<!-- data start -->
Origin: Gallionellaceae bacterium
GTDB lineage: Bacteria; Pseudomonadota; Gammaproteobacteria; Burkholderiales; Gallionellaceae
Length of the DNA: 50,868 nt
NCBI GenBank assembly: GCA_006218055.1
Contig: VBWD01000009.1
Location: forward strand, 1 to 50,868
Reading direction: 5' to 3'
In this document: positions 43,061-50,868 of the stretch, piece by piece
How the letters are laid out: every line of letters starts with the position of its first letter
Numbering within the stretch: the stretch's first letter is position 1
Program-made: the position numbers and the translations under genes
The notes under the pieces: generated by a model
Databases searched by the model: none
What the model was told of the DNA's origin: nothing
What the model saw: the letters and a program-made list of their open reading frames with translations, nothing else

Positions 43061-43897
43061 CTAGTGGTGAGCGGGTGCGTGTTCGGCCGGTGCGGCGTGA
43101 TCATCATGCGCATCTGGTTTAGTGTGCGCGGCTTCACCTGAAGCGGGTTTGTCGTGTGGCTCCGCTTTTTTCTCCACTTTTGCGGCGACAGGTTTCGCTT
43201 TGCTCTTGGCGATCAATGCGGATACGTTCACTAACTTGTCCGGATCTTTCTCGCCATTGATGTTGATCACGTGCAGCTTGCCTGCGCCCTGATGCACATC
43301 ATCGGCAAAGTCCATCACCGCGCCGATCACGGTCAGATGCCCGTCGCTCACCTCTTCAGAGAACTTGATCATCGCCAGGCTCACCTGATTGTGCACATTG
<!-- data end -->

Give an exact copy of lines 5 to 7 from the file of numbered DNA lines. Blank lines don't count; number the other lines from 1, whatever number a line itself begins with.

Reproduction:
Contig: VBWD01000009.1
Location: forward strand, 1 to 50,868
Reading direction: 5' to 3'